blogging by Andrew Wickliffe

American Gothic (1995) s01e09 – To Hell and Back

To Hell and Back aired out of order; way out of order. It was one of the infamous summer burn-off episodes, airing about nine months later than it should have. No one tried to kill serialized seasonal narratives like the networks.

The episode’s all about Jake Weber, starting with a flashback to when he killed his wife and daughter in a car accident. He was drunk. The show’s been teasing the details since the pilot, but now it’s the anniversary, and he’s got a very similar case going on in the present day. Town-drunk Robert C. Treveiler went out after a party—a hospital fundraiser, no less—and got in a wreck. He walked away; wife Laura Robbins wasn’t so lucky; plus, she and Weber had a star-crossed meet cute at the fundraiser, so it’s even worse. Weber then starts imagining his wife (played by Andi Carnick) in her place, the added stress pushing him towards drinking.

Sheriff Gary Cole—perhaps demonically aware of Weber’s, well, particular demons—does whatever he can to make things more difficult for Weber. When Weber’s off trying to suss through his shitty day-and-a-half at the local blues club, Brenda Bakke puts the moves on him. Or something approximating them. It’s never clear why Bakke’s tempting him, but then Weber leaves and finds Cole waiting for a bottle and a deal.

Sleep-deprived Weber seems very aware Cole’s got something supernatural (and evil) going on; will he give in?

And here’s the funny thing—it doesn’t matter. I mean, it does matter, and Weber’s got a significant character development and reveal arc going on, but the way they leave things… it doesn’t matter. Either Weber’s leaving, or he’s staying. The finish, which emphasizes his character arc, doesn’t resolve it.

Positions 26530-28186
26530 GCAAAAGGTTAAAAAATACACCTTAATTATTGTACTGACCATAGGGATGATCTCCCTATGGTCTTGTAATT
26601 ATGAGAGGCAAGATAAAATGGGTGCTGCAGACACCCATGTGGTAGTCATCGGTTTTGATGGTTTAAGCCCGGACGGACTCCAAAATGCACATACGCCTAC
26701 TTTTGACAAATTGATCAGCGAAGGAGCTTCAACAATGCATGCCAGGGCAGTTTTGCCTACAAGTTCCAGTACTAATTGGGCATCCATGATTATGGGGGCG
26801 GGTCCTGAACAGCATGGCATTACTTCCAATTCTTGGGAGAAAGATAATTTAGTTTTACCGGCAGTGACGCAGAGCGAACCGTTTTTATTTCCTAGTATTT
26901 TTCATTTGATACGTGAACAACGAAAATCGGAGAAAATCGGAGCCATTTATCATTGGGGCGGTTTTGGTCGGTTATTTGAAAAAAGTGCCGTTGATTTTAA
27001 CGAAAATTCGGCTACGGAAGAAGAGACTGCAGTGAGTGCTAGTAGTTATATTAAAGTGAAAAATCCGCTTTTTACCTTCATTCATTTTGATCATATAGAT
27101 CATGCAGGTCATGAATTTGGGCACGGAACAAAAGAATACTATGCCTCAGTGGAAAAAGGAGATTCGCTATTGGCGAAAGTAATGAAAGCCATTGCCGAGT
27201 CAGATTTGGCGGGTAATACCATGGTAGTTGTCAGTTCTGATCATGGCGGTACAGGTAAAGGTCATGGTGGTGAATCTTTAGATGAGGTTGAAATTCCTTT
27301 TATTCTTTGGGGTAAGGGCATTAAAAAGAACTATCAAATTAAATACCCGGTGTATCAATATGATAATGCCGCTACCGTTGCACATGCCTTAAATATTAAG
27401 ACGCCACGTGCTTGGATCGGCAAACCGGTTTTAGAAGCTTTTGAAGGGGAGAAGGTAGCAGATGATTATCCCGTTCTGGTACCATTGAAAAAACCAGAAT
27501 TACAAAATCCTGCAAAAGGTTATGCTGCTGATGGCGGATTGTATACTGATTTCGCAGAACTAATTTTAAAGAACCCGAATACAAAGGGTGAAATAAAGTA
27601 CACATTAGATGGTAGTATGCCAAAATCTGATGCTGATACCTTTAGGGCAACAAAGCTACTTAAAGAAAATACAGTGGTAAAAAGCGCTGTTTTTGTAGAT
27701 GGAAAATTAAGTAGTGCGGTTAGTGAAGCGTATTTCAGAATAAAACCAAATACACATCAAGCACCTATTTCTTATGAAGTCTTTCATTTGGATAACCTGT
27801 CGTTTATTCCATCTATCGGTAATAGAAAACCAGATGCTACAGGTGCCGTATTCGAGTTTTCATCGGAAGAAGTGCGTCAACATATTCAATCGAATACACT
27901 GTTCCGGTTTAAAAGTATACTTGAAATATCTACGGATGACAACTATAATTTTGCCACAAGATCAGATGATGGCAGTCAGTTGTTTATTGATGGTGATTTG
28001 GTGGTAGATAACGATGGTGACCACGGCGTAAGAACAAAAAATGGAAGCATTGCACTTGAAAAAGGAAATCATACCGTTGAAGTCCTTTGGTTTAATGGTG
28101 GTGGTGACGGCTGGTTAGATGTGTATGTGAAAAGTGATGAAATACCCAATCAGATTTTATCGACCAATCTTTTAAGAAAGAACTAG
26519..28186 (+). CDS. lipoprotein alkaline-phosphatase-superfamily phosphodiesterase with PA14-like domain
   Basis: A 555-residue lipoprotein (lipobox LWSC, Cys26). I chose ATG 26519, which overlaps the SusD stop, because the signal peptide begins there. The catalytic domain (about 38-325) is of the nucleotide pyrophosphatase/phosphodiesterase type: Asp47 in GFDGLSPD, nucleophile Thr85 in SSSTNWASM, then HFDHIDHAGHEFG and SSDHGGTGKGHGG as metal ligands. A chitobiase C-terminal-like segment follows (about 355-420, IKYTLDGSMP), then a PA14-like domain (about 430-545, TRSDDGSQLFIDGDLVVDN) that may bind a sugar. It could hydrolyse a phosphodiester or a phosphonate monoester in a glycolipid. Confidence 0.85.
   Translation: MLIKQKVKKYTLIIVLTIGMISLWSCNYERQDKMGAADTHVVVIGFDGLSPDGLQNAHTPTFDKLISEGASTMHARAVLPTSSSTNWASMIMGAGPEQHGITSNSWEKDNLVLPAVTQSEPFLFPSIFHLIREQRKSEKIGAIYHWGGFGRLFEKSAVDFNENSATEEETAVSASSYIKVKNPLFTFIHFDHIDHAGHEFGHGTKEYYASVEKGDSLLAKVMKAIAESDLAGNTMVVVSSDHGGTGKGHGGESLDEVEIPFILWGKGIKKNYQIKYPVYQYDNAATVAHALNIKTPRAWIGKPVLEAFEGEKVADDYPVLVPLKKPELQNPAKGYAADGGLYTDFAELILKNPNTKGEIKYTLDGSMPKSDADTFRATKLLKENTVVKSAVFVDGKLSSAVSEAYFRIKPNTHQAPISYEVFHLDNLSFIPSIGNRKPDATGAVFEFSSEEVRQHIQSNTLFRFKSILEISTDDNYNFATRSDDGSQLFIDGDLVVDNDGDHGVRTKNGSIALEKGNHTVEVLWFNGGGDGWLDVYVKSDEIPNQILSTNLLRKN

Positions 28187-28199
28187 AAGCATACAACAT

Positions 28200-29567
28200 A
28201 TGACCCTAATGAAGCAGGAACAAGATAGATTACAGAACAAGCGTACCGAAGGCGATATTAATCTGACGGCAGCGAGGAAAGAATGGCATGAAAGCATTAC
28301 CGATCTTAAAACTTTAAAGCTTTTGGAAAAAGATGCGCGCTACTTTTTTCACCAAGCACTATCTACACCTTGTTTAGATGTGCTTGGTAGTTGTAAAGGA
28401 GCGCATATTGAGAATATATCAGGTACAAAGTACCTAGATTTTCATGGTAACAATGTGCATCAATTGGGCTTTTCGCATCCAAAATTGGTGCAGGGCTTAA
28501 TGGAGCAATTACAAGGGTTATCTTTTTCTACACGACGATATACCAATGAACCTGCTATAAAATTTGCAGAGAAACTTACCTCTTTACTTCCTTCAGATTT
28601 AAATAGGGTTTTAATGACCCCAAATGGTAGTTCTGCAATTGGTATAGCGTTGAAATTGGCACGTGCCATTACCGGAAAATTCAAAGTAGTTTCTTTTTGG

Good thing the network pushed the episode out of order so far. It’d be terrible to know what was happening with the show’s first protagonist.

The B plot involves Lucas Black spying on weird old neighbor William Morgan Sheppard and his cousin, Paige Turco, getting upset he’s becoming such a gossip. It’s an excellent arc for Black, though it duplicates another episode’s arc… meaning he didn’t learn anything the last time. I think it also involved his friends, Evan Rachel Wood and Christopher Fennell, teasing him into some behavior.

Excellent script—credit to Judi Ann Mason and Robert Palm—with barely okay even for 1995 TV drama direction courtesy Oz Scott. Scott at least gives the actors time but still manages to work against them with some of the gimmicks.

Even with Scott fumbling, the episode is successful, a testament to the writers and, especially, the actors. It’s a terrific showcase for Weber while also giving Bakke and Black decent spotlights. Turco and Cole—despite having a lot to do—are just supporting their plots’ protagonists.

Outstanding stuff.

Leave a Reply

Blog at

%d bloggers like this: